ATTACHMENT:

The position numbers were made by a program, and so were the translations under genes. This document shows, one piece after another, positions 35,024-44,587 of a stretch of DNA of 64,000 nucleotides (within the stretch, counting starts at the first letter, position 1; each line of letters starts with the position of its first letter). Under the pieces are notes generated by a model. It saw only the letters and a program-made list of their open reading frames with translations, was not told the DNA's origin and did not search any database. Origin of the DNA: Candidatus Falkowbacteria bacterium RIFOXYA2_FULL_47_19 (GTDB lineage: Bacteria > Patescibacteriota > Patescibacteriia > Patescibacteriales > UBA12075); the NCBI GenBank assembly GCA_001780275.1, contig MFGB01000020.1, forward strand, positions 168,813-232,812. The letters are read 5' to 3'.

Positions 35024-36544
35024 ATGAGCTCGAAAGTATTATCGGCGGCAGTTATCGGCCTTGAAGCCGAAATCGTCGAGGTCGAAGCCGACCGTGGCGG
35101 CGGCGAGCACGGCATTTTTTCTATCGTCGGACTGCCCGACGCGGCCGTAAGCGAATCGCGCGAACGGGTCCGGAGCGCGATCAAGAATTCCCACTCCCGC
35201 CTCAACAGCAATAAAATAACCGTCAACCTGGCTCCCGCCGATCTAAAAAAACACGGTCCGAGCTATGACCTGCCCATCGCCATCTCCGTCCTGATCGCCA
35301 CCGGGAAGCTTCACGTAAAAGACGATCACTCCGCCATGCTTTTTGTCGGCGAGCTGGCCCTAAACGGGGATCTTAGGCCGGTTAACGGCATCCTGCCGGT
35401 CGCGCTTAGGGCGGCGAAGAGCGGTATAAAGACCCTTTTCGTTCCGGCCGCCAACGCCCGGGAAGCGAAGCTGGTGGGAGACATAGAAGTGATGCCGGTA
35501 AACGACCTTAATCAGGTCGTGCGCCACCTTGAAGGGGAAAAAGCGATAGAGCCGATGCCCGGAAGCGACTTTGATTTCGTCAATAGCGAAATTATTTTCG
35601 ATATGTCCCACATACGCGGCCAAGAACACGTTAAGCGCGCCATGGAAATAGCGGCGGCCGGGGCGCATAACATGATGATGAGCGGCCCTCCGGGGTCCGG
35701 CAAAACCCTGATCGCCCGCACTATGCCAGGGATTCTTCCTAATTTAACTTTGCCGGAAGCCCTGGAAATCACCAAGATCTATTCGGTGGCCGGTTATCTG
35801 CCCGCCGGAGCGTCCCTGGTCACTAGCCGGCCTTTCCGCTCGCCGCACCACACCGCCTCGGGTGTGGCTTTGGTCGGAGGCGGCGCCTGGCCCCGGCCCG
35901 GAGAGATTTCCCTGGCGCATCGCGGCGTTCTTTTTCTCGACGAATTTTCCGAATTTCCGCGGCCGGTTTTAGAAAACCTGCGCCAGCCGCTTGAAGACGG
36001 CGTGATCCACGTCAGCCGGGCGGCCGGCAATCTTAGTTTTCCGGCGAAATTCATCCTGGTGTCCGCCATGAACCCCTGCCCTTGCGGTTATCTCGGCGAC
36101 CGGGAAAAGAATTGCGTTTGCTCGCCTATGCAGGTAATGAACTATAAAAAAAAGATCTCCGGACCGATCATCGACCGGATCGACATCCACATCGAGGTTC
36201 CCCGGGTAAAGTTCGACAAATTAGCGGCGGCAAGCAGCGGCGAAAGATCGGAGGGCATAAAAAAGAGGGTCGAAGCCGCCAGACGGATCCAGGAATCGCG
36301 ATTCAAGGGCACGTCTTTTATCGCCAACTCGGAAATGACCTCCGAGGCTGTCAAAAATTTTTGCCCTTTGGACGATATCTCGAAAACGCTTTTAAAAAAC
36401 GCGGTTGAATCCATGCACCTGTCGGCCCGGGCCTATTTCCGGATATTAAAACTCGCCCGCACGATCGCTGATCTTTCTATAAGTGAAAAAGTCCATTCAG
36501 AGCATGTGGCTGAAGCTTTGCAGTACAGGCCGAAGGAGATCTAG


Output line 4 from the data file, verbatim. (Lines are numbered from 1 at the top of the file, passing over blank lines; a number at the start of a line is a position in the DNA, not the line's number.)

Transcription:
35101 CGGCGAGCACGGCATTTTTTCTATCGTCGGACTGCCCGACGCGGCCGTAAGCGAATCGCGCGAACGGGTCCGGAGCGCGATCAAGAATTCCCACTCCCGC